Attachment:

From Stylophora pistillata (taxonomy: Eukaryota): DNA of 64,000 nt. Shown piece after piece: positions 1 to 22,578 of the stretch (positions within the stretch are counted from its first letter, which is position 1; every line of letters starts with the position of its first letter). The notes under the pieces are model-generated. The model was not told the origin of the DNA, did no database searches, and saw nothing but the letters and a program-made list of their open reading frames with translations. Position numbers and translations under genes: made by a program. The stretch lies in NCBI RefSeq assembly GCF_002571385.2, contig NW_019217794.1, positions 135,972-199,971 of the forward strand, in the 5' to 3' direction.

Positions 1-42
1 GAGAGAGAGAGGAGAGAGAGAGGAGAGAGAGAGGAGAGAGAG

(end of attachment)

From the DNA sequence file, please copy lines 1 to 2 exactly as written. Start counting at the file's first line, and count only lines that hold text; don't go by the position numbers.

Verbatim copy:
From Stylophora pistillata (taxonomy: Eukaryota): DNA of 64,000 nt. Shown piece after piece: positions 1 to 22,578 of the stretch (positions within the stretch are counted from its first letter, which is position 1; every line of letters starts with the position of its first letter). The notes under the pieces are model-generated. The model was not told the origin of the DNA, did no database searches, and saw nothing but the letters and a program-made list of their open reading frames with translations. Position numbers and translations under genes: made by a program. The stretch lies in NCBI RefSeq assembly GCF_002571385.2, contig NW_019217794.1, positions 135,972-199,971 of the forward strand, in the 5' to 3' direction.

Positions 1-42